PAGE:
MRI of Spinal Bone Marrow

Articles being reviewed:

  1. MRI of Spinal Bone Marrow: Part 1, Techniques and Normal Age-Related Appearances
  2. MRI of Spinal Bone Marrow: Part 2, T1-Weighted Imaging-Based Differential Diagnosis

Reviewed by:
Timothy V. Myers, MD

CME offered: Yes

Lubdha M. Shah1
Christopher J. Hanrahan

Disclosures: None

1. OBJECTIVE. This article reviews MRI protocols, including routine and nonroutine pulse sequences as well as the normal MRI appearance of spinal marrow and expected age-related changes.

CONCLUSION. Routine MRI of the spine provides useful evaluation of the spinal bone marrow, but nonroutine MRI pulse sequences are increasingly being used to evaluate bone marrow pathology. An understanding of MRI pulse sequences and the normal and age-related appearances of bone marrow is important for the practicing radiologist.

2. OBJECTIVE. The purpose of this article is to review the structure of bone marrow and the differential diagnosis of bone marrow pathology on the basis of T1-weighted MRI patterns.

CONCLUSION: Bone marrow is an organ that is evaluated routinely during MRI of the spine, particularly lumbar spine evaluation. Thus, it is one of the most commonly performed MRI examinations. T1-weighted MRI is a fundamental sequence in evaluating spinal marrow, and an understanding of T1-weighted MR signal abnormalities is important for the practicing radiologist.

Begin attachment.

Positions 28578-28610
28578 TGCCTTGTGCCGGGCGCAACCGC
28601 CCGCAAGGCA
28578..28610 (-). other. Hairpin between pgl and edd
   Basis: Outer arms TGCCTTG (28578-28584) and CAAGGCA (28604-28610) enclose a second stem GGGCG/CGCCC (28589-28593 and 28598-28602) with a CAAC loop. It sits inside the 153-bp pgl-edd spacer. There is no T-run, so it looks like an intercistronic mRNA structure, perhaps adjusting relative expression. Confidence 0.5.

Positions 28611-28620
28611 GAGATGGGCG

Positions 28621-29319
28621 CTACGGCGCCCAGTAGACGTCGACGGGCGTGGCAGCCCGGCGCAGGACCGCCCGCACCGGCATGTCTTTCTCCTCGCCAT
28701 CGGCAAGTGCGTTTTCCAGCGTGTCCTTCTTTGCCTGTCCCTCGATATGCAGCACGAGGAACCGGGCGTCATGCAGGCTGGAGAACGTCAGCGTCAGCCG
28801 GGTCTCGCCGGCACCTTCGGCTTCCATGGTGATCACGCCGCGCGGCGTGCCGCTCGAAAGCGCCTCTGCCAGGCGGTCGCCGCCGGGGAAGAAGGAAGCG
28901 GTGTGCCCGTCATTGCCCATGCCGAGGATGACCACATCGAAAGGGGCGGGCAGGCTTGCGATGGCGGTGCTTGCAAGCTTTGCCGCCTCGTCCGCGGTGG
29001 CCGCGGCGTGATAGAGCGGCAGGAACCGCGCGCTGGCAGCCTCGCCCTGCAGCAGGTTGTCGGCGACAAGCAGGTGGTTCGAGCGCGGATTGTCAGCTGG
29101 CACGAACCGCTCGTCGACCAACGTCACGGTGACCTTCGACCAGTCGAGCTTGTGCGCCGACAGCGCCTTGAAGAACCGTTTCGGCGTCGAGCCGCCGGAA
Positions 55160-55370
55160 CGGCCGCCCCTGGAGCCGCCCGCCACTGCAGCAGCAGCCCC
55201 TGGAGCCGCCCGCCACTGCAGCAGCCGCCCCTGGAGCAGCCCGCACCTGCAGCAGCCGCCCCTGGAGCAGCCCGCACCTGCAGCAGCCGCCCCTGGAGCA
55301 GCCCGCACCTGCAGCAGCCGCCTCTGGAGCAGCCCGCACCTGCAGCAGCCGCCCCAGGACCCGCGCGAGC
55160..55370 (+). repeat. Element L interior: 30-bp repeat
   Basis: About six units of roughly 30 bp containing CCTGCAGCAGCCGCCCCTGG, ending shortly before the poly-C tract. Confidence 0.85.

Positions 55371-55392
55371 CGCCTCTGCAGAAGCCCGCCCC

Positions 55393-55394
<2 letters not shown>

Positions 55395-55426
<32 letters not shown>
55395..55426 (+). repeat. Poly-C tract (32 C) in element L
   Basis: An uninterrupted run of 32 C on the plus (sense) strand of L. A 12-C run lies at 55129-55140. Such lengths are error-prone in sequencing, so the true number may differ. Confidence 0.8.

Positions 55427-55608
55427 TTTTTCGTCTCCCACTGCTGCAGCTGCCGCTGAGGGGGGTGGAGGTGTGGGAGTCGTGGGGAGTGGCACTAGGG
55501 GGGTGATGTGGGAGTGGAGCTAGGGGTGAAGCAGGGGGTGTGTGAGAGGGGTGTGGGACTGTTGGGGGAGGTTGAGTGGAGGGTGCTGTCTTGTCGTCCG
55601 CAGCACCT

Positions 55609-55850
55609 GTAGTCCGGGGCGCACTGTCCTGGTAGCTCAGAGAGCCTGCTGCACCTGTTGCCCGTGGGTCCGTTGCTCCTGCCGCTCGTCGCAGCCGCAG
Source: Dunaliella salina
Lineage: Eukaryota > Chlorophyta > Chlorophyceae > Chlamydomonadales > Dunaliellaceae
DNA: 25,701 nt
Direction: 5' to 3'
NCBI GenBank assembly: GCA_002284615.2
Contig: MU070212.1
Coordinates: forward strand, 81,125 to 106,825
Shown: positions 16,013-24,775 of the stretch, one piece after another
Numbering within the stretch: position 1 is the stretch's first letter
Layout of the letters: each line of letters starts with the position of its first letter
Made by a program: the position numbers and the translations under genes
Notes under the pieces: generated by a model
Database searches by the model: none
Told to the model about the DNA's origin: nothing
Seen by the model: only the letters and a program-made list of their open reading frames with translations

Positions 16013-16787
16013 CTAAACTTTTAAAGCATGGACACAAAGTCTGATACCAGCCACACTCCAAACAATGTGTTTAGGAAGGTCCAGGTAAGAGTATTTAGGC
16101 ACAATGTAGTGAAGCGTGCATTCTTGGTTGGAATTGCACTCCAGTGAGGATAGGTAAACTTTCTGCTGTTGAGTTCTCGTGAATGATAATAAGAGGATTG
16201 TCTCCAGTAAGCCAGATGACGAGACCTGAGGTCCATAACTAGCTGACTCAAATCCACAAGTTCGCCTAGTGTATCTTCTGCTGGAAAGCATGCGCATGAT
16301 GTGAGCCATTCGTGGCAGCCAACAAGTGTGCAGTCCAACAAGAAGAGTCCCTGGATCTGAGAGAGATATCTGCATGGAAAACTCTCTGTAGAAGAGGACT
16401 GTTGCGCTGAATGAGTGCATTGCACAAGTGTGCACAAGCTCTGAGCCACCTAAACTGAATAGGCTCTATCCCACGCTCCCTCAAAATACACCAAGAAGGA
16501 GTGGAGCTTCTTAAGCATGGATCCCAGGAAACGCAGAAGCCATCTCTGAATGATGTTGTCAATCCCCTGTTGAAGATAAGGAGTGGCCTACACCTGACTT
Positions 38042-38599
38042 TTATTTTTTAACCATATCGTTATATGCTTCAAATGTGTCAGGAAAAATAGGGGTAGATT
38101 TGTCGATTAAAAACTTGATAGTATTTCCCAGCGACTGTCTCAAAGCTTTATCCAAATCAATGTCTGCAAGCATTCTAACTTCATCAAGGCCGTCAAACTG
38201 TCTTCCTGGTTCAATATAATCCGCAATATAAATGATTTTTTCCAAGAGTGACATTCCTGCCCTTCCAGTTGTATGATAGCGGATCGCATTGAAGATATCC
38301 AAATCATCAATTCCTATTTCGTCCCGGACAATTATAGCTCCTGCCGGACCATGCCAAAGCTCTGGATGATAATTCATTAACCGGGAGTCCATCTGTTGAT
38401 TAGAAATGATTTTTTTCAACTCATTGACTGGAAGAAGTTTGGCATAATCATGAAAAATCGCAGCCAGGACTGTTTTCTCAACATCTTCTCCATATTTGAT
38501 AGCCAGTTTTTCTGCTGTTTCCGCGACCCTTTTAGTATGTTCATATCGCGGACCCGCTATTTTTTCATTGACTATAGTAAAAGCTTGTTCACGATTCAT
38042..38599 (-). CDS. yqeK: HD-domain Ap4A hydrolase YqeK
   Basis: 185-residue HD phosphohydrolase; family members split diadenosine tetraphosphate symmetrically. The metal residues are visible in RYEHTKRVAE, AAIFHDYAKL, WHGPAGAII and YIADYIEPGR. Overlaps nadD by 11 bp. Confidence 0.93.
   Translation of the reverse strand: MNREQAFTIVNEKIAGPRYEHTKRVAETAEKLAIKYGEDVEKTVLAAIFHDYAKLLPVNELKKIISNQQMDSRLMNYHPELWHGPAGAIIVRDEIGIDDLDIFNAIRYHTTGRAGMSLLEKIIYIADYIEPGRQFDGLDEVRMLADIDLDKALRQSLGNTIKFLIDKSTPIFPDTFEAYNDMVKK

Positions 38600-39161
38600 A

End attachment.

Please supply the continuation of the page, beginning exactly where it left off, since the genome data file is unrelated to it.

Discussion: These 2 articles review the MRI findings in a variety of spinal conditions.  They review the MRI imaging characteristics seen with multiple different imaging techniques.  There are good representative images and a very nice table of differential diagnosis, see below.

Representative images:

STIR image displays no abnormal signal intensity in upper thoracic vertebral bodies to suggest edema related to marrow process. Edema and superior endplate deformities of lower thoracic vertebral bodies (arrows) are compatible with acute compression fractures.

A, Sagittal fast spin-echo T2-weighted MR image illustrates few heterogeneously hypointense metastatic lesions in lumbar spine. In particular, T12 lesion has epidural component compressing conus medullaris (arrow).

Article (1-5):   5
1. Reads poorly and difficult to understand 2. Adequate, could have been better. 3. Average readability 4. Understandable and adequately readable. 5. Readable and interesting with information presented very well.

Images (1-5):  5
1. Not enough images, images not well done 2. The images could have been better or more of them 3. Average images and image number 4. The images were good and there were a reasonable number of images 5. Excellent images demonstrating the areas of interest presented in the article.

Overall (1-5):  5
1. Not recommended 2. Recommended somewhat 3. Average article, read if of specific interest 4. Recommended article 5. Absolutely recommended.

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